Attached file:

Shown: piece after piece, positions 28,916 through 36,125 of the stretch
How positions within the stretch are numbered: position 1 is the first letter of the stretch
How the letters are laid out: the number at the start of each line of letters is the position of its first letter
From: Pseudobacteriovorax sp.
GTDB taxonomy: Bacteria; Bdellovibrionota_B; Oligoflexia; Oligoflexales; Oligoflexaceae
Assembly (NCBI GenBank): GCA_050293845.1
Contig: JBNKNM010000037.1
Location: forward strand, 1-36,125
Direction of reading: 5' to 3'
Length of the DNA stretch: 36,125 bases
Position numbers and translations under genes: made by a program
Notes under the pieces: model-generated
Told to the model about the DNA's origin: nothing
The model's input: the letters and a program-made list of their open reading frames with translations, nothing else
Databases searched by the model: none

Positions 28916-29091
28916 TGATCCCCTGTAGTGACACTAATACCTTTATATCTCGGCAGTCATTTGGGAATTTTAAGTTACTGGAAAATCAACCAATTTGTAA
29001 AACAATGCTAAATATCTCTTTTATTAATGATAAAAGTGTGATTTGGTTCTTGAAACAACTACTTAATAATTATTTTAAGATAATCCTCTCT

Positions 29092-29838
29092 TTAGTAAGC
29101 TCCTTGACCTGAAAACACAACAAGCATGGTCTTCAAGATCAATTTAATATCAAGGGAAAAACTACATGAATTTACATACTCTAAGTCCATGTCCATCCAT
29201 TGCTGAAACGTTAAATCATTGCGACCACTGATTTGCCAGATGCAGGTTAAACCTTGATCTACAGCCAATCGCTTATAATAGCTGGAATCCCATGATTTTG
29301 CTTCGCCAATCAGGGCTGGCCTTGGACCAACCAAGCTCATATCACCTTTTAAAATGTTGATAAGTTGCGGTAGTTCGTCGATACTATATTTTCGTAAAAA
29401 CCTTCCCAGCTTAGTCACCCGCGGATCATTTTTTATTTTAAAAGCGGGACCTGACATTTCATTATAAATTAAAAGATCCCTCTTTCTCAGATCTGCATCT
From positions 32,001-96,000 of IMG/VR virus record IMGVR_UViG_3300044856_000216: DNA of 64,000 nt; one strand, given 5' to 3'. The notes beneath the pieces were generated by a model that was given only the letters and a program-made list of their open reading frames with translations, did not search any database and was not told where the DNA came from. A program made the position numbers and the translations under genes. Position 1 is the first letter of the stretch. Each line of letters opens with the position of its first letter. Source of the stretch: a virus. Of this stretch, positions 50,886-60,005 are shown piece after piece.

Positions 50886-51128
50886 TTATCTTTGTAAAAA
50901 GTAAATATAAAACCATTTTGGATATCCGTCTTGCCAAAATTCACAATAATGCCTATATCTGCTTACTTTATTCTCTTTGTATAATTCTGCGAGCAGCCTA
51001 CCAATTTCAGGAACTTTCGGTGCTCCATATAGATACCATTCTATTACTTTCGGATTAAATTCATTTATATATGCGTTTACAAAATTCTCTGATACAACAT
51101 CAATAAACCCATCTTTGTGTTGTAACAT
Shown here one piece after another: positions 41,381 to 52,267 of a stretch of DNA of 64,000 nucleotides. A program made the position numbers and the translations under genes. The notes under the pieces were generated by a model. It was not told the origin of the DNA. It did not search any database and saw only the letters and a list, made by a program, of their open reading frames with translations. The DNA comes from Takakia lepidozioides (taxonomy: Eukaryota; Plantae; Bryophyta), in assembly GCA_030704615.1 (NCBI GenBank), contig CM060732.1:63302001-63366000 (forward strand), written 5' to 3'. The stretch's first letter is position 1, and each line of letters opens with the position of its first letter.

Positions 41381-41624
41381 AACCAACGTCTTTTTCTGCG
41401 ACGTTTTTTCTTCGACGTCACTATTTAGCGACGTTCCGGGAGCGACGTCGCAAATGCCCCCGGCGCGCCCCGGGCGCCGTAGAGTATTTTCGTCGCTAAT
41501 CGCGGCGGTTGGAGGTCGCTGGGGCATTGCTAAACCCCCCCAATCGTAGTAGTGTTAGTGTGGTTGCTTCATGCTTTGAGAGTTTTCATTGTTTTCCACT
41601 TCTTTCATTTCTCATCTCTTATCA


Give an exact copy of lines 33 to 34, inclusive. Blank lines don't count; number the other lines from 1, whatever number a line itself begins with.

41381 AACCAACGTCTTTTTCTGCG
41401 ACGTTTTTTCTTCGACGTCACTATTTAGCGACGTTCCGGGAGCGACGTCGCAAATGCCCCCGGCGCGCCCCGGGCGCCGTAGAGTATTTTCGTCGCTAAT